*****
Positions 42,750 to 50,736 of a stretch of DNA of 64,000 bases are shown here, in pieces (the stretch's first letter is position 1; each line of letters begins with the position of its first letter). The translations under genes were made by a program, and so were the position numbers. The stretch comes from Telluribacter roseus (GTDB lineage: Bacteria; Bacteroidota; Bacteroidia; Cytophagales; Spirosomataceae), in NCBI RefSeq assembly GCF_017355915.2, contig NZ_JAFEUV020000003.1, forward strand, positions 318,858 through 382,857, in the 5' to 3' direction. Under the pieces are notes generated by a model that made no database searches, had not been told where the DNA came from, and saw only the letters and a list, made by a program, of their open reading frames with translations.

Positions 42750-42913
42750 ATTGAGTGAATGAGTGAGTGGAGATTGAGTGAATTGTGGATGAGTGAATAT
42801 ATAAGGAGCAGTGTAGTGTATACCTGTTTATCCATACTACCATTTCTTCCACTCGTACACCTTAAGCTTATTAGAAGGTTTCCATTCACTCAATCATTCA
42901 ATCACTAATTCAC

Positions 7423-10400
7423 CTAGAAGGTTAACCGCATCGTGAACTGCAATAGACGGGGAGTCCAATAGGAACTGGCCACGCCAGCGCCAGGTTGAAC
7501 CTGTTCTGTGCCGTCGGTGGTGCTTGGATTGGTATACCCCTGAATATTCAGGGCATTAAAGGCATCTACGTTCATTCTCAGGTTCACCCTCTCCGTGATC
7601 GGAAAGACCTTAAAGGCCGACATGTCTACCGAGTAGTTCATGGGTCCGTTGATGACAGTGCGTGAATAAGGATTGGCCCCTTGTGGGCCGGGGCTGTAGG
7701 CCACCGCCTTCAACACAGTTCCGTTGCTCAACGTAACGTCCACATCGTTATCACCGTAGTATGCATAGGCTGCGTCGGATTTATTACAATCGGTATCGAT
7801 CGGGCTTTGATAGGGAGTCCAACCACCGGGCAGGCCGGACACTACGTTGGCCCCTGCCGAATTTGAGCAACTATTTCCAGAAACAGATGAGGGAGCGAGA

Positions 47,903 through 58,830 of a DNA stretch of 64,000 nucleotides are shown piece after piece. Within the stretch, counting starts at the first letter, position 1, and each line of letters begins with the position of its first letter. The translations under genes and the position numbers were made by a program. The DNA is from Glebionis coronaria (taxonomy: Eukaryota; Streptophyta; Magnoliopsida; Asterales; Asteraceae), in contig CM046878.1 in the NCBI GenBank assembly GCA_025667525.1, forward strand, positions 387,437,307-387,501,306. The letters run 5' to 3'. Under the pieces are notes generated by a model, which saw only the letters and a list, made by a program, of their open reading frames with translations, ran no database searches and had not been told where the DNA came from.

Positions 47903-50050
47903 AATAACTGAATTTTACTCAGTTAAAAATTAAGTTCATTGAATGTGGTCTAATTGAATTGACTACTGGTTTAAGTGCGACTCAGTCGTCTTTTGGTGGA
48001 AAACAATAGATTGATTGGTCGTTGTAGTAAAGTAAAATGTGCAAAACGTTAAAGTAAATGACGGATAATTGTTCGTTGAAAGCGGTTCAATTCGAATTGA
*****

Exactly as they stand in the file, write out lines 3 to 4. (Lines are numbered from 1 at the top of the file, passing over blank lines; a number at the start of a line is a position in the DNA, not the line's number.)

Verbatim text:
42750 ATTGAGTGAATGAGTGAGTGGAGATTGAGTGAATTGTGGATGAGTGAATAT
42801 ATAAGGAGCAGTGTAGTGTATACCTGTTTATCCATACTACCATTTCTTCCACTCGTACACCTTAAGCTTATTAGAAGGTTTCCATTCACTCAATCATTCA